Worlds of Design: The Four Stages of Magic - Part 3

Now that we've established the four stages of magic, here are some questions to ask yourself as you design your campaign world. You can read parts 1 here and 2 here.

[h=3]Art, Craft, or Science?[/h] First, is magic an art, a craft, or a science? If an art, there may be few practitioners, but some few of them may be spectacularly successful. Whereas if magic is a craft, there may be more practitioners, but fewer who are really outstanding, for in the course of turning an art into a craft, the most individualized, most unusual elements are often submerged beneath the general standards of the craft, resulting in a skilled mediocrity. If magic is a science, it becomes relatively easy to practice magic - it would be taught in every "university" - and the number of practitioners may be very large. Whether the most prominent "scientists" will be extremely powerful is a matter of opinion. Perhaps, within very narrow specialties, the most prominent magicians will he able to do wonders, but there will be no versatilely powerful magicians comparable with the most successful "artists".

Are the most powerful magicians merely the top of the pyramid, or far end of the bell curve of practitioners - are they merely those who practice and study more than their contemporaries - or are they those with the greatest talent or greatest luck in experimenting with the unknown?

I view magic-as-art as the realm of the talented and lucky, those who delve into the unknown, who depend on intuition, "wild magicians" with innate ability. Both magic-as-craft and magic-as-science would be realms of the hardest workers and best students (and of those best at following the accepted "rules").
[h=3]Morality?[/h] Is the use of magic regarded as moral by ordinary members of society? If not, magicians must hide themselves, much as Dr. Frankenstein hid his experiments with creating human life. This is the realm of the "angry villager" syndrome. I think that some forms of magic would almost always be looked upon as immoral, but no form, not even healing magic, would always be regarded as moral. An almost certainly immoral form of magic is necromancy, defined in this case as magic dealing with the dead. Humans, at least, object to anyone fooling around with their dead relatives and ancestors.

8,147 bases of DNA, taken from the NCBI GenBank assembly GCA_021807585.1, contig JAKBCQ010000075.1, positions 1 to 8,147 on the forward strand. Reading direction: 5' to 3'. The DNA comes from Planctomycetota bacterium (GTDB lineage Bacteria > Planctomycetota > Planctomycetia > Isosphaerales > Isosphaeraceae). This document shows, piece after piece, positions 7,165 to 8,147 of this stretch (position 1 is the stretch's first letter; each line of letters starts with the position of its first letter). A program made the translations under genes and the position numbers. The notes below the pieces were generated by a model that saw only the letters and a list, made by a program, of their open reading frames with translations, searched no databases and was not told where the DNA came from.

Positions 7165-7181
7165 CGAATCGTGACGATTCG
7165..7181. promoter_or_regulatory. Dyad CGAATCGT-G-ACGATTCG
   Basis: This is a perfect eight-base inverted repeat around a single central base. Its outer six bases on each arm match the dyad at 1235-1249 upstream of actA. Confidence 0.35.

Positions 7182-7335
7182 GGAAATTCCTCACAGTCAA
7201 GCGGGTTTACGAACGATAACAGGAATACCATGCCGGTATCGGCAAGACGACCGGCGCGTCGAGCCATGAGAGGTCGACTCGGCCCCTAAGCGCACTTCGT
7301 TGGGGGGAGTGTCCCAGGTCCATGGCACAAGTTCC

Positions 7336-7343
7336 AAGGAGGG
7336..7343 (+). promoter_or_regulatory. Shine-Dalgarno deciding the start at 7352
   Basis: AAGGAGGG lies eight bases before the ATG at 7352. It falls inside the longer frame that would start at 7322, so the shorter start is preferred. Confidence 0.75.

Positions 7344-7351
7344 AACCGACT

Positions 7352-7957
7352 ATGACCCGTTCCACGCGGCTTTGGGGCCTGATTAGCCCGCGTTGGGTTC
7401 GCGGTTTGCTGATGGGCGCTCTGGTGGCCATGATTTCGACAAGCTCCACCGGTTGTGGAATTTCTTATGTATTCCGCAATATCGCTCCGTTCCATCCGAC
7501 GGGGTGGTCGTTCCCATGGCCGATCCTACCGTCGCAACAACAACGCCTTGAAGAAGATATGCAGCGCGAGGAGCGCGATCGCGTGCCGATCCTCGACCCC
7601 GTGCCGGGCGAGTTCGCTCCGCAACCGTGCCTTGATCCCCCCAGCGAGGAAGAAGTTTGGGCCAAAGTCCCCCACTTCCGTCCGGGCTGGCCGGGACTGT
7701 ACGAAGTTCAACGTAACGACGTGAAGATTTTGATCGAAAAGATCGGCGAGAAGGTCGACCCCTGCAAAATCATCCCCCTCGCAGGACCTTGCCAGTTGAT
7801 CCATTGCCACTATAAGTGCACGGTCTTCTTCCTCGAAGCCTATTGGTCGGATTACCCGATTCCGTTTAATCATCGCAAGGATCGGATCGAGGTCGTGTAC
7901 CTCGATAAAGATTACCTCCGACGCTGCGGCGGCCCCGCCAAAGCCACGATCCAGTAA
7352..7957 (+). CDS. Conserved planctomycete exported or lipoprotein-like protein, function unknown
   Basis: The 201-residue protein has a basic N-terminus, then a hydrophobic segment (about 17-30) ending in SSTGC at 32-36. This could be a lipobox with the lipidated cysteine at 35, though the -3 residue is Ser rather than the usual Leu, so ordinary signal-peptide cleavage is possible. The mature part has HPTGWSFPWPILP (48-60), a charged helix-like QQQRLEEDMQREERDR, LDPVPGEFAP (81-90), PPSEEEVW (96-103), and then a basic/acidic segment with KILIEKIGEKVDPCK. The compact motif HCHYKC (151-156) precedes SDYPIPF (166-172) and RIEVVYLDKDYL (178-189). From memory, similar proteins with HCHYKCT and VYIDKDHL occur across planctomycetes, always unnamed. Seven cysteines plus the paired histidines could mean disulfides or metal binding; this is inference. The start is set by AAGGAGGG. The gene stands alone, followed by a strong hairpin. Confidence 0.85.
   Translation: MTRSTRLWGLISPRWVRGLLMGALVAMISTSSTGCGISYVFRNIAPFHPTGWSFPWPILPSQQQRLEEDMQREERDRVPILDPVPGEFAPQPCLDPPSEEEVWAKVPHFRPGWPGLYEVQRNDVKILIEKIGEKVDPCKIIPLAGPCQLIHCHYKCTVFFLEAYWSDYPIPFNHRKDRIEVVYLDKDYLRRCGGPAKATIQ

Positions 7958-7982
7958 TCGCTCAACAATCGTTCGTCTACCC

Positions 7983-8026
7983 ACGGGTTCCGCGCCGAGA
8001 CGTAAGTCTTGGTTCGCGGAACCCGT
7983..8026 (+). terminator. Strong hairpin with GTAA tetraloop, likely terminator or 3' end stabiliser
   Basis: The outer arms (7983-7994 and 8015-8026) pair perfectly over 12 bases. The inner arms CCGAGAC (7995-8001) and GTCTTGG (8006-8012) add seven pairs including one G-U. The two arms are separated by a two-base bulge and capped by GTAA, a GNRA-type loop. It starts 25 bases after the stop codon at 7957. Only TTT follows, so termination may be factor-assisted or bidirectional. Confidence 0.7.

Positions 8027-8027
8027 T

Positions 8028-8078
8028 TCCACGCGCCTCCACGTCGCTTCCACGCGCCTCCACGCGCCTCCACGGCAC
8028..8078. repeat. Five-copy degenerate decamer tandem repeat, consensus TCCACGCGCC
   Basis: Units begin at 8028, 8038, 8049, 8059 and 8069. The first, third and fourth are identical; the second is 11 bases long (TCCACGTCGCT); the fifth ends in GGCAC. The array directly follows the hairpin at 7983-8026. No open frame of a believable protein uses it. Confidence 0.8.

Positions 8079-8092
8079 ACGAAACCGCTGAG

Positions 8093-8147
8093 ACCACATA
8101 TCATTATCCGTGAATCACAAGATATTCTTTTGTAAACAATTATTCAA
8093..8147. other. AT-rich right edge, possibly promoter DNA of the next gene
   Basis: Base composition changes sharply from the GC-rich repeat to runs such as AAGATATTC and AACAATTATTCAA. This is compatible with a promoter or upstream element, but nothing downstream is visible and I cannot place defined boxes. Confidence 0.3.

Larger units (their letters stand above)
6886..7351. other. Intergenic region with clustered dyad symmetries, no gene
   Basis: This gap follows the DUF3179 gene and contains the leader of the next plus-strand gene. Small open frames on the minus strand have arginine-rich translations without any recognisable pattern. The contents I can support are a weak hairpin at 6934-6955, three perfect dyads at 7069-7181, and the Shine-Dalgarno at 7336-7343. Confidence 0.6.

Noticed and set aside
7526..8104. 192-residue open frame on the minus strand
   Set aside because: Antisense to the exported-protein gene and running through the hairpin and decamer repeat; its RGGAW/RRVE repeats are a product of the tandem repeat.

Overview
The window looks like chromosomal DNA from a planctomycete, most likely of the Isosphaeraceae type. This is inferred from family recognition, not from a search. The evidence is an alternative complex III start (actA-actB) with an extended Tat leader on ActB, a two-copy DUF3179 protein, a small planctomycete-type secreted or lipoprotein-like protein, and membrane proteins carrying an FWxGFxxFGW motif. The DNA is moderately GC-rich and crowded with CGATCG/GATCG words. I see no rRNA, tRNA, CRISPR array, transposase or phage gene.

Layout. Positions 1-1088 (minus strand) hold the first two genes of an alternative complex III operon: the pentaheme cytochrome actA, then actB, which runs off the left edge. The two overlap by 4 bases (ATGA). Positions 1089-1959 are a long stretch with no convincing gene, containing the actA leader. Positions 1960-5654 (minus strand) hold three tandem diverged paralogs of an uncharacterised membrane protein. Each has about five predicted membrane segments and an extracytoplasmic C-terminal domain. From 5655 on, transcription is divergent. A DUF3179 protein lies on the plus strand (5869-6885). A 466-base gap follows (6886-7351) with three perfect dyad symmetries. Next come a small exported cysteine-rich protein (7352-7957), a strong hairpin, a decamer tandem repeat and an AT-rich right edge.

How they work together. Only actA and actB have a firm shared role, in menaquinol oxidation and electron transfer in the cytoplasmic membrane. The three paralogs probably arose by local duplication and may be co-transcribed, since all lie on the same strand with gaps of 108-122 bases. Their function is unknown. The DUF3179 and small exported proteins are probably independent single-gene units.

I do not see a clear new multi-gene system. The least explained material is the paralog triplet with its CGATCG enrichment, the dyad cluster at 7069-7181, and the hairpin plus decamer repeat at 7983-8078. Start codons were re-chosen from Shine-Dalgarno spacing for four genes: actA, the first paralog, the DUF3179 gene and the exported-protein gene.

In many cases, society will be unable to differentiate between one kind of magic and another. Hence all magic may be regarded as moral or, more likely, as immoral, regardless of how helpful it may be to the populace.
[h=3]Religion?[/h] Magic in the name of religion is always more acceptable than magic detached from religion. For example, some earthly religions have had considerable necromantic content, but evidently were accepted by society. Magic coming from priests may be acceptable, while the same magic coming from anyone else is unacceptable - it may even be regarded as blasphemous. This question will be of great importance to adventurers, of course.

In medieval tradition, magicians took very little interest in affairs of state - in any affairs other than their own pursuit of power and money. But this isn't necessarily the case in a fantasy world. The general question is, how much interest do magicians have in the world at large? And in particular, how much interest does the referee expect player magicians to have in worldly affairs? I have seen campaigns in which player spell-casters pursued their own affairs without concern for politics, while in others they were forced to become pillars of the state, supporting the government or society against outside threats, or perhaps even bringing down the local government.